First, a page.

Temporary blog of the CWI

France: Crucial days for the strike movement

Step up, extend and generalise the strike!

Nicolas Croes, LSP/PSL (CWI in Belgium)

This Thursday, January 9, the pension dispute reaches its 36th day of struggle without interruption since 5 December. There have been 3 national days of strike and general demonstrations, while different sectors have been on strike either intermittently or since the beginning of the movement. Such a sustained movement has not been seen in France since 1968. After losing the battle of public opinion, which remains resolutely on the side of the movement and the unions even after the holiday period, Emmanuel Macron and his government are waiting for the strikers’ resources to be exhausted and therefore for mobilisations to subside.

At the time of the President’s new year’s greetings, Macron again confirmed the government’s stubbornness regarding its antisocial pension reform project and its rotting strategy. The three days of inter-professional mobilisations announced for 9, 10 and 11 January by the CGT, FO, Solidaires and the FSU trade unions aim to strike a new blow after the two weeks of end-of-year festivities.

These trade unions called for “debating, as of Monday [6 January], in all companies, services and places of study, in general assemblies of employees, students and high school students, the conditions necessary for the success of January 9 and its aftermath the next day”. After 9 and 10 January, these unions are calling for Saturday 11 January to be made “a day of demonstrations throughout the country”. This is  the first such proposal to be made in trade union history over the last forty years.

Contrary to media and government claims, RATP ( public transport in Paris) and railway workers are not alone in the struggle. In energy, refineries, ports and docks, education, health, the fire brigade, at the BNF, at Paris Opera, and in many private sector companies,… the mobilisation is strong and the strike is being sustained.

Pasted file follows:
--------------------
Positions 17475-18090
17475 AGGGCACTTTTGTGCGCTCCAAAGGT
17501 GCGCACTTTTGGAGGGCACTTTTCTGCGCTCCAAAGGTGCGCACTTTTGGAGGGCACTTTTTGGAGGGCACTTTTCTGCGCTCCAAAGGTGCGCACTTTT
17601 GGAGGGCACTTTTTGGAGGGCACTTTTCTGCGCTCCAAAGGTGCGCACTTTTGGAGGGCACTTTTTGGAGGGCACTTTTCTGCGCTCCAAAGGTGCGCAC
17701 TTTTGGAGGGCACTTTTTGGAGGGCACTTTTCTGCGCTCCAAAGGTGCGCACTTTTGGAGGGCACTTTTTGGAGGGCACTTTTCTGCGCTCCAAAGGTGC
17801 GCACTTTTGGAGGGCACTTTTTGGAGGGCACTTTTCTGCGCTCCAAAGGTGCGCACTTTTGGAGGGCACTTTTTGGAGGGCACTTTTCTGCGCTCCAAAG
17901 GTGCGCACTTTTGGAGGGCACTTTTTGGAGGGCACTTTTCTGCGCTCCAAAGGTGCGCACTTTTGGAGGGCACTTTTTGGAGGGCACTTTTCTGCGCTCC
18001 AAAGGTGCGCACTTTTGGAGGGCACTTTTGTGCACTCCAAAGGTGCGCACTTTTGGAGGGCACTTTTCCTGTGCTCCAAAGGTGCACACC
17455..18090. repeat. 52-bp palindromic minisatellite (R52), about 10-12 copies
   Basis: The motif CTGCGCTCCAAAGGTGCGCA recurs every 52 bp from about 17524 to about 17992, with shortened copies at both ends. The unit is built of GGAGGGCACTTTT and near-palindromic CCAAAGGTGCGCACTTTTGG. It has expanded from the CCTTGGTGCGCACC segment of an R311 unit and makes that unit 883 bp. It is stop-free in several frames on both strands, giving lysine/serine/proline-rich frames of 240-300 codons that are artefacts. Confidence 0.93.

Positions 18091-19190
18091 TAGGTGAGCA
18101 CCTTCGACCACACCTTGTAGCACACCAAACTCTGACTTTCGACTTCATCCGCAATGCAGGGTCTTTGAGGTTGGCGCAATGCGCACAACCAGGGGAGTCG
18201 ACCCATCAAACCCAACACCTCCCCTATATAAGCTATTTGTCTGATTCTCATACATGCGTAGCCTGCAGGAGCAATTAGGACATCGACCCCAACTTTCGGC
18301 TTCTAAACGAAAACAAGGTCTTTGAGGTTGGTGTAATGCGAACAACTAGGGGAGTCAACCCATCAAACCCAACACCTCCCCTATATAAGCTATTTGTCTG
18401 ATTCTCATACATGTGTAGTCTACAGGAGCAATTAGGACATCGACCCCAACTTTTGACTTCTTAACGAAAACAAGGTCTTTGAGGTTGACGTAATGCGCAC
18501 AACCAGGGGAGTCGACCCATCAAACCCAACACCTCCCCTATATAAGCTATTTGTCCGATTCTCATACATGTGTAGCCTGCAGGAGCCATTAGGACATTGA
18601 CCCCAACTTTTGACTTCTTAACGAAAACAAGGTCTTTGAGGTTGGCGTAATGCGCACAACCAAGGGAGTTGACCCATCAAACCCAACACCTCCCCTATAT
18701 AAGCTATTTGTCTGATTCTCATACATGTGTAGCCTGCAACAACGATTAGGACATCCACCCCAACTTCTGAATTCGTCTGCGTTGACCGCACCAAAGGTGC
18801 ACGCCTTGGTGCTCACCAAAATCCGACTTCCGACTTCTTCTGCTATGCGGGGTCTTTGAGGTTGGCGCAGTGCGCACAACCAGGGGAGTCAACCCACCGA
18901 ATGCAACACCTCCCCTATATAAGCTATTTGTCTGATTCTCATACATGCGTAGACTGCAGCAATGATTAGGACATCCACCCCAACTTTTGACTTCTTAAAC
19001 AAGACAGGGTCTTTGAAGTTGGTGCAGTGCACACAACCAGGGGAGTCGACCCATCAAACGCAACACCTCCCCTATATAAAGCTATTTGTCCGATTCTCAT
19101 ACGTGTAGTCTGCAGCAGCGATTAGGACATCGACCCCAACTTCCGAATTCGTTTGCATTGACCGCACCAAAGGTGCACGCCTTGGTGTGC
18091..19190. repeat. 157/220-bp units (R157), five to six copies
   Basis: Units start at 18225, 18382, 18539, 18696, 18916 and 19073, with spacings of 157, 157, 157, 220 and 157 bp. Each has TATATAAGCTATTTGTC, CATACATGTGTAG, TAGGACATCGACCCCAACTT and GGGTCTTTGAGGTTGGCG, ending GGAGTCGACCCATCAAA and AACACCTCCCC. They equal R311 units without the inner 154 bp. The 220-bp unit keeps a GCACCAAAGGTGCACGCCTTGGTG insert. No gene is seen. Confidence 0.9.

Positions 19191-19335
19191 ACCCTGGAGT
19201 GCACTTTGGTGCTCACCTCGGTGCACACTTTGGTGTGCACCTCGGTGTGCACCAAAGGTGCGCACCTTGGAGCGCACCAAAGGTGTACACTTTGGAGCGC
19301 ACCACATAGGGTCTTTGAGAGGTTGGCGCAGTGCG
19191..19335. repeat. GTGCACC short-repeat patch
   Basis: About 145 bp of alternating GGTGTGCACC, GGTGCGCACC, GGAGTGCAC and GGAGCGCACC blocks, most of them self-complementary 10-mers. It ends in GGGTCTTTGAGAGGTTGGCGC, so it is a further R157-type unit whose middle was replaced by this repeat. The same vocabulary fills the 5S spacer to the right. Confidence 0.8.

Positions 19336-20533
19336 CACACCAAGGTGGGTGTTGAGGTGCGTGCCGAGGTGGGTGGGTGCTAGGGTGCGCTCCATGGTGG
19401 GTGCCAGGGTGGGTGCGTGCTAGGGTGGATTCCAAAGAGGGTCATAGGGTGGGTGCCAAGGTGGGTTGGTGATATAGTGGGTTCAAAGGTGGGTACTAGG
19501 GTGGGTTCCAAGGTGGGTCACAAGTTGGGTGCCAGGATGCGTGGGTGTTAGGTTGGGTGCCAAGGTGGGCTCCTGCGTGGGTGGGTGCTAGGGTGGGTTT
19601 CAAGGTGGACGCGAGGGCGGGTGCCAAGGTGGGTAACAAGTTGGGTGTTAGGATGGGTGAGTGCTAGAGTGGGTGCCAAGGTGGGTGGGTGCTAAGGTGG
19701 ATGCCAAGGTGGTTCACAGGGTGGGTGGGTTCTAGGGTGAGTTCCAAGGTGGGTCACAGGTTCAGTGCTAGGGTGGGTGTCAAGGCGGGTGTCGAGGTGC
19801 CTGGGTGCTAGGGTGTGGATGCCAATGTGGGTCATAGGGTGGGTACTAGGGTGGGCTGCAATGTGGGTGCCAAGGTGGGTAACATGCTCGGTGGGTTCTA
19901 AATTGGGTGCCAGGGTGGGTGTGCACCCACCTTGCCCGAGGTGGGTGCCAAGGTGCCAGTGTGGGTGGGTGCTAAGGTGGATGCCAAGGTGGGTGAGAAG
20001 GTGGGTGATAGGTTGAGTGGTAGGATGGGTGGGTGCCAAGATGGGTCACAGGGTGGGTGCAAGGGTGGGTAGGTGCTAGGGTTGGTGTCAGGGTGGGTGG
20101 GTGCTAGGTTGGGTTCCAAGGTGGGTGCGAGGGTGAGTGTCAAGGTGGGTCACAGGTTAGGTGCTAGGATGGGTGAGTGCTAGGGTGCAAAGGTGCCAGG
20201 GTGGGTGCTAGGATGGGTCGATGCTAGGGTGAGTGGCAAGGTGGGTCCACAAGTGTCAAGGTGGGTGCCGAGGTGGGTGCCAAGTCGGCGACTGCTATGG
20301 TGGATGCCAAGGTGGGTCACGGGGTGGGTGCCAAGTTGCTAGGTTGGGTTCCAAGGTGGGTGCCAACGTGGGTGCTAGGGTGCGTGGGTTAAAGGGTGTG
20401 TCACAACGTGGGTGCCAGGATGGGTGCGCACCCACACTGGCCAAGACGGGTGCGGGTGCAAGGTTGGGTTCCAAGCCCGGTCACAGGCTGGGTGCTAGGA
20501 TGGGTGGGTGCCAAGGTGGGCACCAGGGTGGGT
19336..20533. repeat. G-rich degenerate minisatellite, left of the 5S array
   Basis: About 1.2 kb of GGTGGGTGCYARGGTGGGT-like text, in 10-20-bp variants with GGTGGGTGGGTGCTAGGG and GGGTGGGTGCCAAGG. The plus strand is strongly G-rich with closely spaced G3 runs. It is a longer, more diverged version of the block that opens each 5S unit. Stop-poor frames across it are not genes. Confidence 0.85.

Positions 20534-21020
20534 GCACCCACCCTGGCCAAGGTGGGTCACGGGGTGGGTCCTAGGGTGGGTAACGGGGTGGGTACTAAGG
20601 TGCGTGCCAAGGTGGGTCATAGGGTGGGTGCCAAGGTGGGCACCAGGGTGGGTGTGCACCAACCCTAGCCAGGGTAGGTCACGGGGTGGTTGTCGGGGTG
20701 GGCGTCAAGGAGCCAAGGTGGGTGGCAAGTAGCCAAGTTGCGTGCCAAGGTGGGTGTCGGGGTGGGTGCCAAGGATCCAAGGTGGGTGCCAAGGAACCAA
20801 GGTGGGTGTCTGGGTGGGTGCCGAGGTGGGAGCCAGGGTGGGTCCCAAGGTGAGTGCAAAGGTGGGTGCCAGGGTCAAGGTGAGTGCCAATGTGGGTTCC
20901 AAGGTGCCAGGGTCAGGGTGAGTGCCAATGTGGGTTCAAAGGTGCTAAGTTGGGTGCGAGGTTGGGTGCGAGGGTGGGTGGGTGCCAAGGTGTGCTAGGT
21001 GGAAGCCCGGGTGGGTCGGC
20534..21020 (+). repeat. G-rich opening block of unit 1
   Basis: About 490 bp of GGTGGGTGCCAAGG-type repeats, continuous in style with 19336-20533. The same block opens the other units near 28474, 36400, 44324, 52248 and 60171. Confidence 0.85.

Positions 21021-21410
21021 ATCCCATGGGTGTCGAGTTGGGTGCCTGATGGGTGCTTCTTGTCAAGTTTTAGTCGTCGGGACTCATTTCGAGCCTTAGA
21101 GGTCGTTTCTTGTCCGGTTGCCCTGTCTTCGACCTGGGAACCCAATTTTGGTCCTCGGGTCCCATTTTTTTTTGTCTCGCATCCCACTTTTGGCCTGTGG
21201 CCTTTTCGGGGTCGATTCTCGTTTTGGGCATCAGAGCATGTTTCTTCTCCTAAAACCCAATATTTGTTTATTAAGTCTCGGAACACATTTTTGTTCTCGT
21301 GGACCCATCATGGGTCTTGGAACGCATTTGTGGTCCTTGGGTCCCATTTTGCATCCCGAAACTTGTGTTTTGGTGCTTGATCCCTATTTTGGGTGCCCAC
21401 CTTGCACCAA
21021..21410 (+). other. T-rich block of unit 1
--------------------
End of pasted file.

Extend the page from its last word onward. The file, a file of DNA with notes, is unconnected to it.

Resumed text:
Festivities spent under the shadow of struggle

Hundreds of combative initiatives were taken across the country during the holiday season. In the Paris metropolitan area, CGT Energy workers switched nearly 500,000 households to off-peak rates during the morning of Christmas Eve. “It was our Christmas present,” explained CGT representative Nicolas Noguès, “For the user, it’s counted in pennies, but for the company, it’s going to be a big loss of earnings”. Also in Béziers, the strikers broke into the power station in order to switch all the customers of the network to “off-peak hours”.

Elsewhere, other workers cut electricity from the rich to redistribute it to the poor, such as in Bordeaux where strikers cut electricity to Cdiscount (a French e-commerce company) and the town hall to redistribute it: “We take the kilowatts from the richest and give them back to the poorest”.

These initiatives have undoubtedly continued to score points with the public. But they have also provided a glimpse of what is possible when it is the workers who are in control and no longer the bosses and shareholders.

Workers re-motivated

Since the movement began on 5 December, several refineries have joined the struggle, but without real coordination: some were not on strike while others were only intermittently on strike. This had helped the government to reorganise supply flows in coordination with the management of oil companies. But, since Tuesday January 7, at noon, all the country’s refineries went on strike at the call of the CGT. This has not happened since 2010. In 2016, in the movement against the Labour Law, one of the refineries did not participate, unlike today. This situation illustrates that the movement is having an impact in re-motivating and remobilizing workers after the defeat of past struggles.